“There are four steps to HALT: thermal step testing, rapid thermal cycling, vibration step testing, and combined environment testing,” says Diaz. “One computer manages the testing conditions while another runs the host application in which the memory will be used to emulate real operating conditions as closely as possible.”

Diaz, whose company performs HALT and HASS accelerated testing as well as design verification testing (DVT) and ongoing reliability testing (ORT), says that these results are analyzed in-house so that any necessary design changes can be made efficiently and effectively before the flash storage is used in any industrial OEM devices.

HASS testing is a screening method used to monitor the quality and uniformity of manufacturing by finding production flaws and defects in products. It is often used after HALT testing, as the two are complementary. It’s a verification that the flash storage is fully compatible with the extended specifications and requirements that the industrial application demands.

HASS is performed on a component based on the results of the preceding HALT. The HASS screening stresses are based on the limits identified through HALT, and combinations of stresses are applied simultaneously. The screening pushes the product beyond its operating limits until product failures are caused, and any inherent defects are revealed.

Because the stresses in HASS are more rigorous than those rendered by conventional approaches, the testing accelerates the detection of design issues, so the problem can be corrected and the flash storage device ruggedized to prevent failure in the field.

“Product can often be improved before design release by testing to failure utilizing HALT and HASS,” says Diaz. “Typically, these tests are used to ensure when a design goes to production that it exceeds its promised specifications whether in temperature, vibration, or other areas.”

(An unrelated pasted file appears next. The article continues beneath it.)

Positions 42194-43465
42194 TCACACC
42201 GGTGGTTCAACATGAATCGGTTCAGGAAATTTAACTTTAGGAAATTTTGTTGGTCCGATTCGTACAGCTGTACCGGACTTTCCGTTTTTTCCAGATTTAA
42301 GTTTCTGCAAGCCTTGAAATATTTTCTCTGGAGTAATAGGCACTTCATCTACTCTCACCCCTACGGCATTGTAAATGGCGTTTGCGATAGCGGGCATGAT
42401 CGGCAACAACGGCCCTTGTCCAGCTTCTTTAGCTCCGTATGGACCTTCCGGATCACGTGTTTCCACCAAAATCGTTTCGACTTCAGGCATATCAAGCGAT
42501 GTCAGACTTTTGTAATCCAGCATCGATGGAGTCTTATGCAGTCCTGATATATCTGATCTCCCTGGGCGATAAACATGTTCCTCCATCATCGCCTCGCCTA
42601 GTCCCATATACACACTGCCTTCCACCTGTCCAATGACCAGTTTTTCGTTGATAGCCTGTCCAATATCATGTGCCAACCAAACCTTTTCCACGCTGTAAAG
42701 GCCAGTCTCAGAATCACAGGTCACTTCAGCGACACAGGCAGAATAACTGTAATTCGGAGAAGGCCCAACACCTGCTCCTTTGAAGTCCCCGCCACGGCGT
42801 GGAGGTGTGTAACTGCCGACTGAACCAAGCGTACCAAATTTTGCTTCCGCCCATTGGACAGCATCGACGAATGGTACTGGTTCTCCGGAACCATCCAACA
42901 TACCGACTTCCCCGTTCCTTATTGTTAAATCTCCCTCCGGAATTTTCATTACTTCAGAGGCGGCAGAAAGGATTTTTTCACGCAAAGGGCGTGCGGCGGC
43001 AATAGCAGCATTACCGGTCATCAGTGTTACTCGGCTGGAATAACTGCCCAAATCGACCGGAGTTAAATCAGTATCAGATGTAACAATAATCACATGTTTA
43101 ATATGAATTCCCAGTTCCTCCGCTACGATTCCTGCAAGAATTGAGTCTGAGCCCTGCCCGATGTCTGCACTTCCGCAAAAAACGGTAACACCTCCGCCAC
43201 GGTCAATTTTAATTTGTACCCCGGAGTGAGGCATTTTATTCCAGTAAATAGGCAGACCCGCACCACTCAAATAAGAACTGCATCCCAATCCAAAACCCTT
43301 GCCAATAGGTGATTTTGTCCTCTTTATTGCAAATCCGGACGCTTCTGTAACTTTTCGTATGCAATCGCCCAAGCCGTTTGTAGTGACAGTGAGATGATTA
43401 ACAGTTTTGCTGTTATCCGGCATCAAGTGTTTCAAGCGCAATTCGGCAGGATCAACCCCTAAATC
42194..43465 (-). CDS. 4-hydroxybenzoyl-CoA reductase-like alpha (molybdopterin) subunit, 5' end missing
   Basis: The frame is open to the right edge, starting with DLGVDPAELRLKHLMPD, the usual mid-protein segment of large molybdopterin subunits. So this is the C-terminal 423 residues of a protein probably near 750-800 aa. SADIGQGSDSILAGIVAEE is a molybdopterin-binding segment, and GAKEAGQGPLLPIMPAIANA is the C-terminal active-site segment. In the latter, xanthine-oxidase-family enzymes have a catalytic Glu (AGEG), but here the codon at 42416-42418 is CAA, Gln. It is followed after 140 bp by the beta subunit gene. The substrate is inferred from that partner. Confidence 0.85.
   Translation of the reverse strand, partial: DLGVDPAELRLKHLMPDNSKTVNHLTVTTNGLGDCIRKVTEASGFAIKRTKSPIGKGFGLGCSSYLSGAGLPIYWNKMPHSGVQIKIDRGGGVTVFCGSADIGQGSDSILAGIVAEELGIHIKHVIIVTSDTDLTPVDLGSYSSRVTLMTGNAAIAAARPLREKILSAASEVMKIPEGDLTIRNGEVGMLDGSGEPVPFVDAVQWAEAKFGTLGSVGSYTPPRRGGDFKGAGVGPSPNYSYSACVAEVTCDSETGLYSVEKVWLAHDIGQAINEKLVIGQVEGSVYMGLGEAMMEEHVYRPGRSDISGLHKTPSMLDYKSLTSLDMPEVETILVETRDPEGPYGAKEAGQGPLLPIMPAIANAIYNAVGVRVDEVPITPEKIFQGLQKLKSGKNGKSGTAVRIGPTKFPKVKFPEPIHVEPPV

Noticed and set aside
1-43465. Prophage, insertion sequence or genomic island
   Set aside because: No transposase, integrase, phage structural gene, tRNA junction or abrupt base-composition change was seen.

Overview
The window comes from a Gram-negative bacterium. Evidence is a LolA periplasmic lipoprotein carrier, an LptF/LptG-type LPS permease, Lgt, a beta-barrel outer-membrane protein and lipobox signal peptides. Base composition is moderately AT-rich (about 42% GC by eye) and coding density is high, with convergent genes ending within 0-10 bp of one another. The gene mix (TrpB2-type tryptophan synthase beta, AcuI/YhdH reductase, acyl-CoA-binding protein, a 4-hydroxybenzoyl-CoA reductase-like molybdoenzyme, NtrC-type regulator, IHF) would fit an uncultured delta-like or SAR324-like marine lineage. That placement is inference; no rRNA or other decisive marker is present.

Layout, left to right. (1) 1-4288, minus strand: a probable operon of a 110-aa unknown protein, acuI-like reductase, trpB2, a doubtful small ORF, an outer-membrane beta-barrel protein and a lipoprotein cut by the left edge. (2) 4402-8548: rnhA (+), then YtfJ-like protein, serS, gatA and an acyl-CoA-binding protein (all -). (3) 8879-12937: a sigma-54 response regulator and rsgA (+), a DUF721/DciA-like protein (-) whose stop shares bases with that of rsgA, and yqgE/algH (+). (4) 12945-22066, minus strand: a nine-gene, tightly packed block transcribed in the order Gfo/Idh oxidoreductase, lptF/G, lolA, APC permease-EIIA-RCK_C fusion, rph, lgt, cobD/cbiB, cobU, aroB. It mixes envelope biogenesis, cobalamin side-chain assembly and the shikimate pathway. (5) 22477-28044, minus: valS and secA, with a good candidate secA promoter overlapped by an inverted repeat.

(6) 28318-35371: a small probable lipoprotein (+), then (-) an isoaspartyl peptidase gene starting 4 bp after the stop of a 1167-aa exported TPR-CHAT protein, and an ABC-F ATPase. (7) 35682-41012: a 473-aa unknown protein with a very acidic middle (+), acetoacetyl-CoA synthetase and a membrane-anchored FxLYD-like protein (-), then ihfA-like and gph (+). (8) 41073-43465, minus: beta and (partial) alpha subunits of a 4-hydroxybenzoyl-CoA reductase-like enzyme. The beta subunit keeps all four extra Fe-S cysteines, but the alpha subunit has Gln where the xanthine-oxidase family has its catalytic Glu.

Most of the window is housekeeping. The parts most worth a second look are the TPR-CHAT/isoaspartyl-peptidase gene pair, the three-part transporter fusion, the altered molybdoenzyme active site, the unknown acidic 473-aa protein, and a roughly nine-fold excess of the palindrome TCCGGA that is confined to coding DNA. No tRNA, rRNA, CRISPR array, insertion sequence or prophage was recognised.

According to Diaz, with such testing, improvements often can be discovered that allow a product’s design to exceed the specifications listed. For example, traces can be modified or pad sizes reduced or increased to improve soldering when breaks or bad electrical connections are found. Alternatively, connectors can be changed or repositioned to improve overall part performance or longevity.

One of the best ways for industrial OEMs to ensure that a storage device will work as expected in operating conditions is to partner with a manufacturer that offers accelerated testing reliability services. Such testing helps to determine not only failure modes and root causes but also the functional operating limits and destructive limits of flash storage cards. This information can be used to make necessary corrective improvements to significantly improve product reliability.

“The test process up to the release of a new design for production is often like a test of all the parts in the chain,” concludes Diaz. “The most likely weakest link is improved or replaced, then testing is resumed. Then the second weakest link is determined and improved. This process continues until a part well exceeds it specifications, so we can be sure the design and material are solid, and assurances can be taken that this part in mass production is going to exceed the promised specifications in all areas.”

For more information, contact Delkin Devices at (800) 403–8085.


About The Author

Del Williams’s picture

Del Williams

Del Williams is a technical writer based in Torrance, California. He writes about business, technology, health and educational issues, and has an M.A. in English from C.S.U. Dominguez Hills.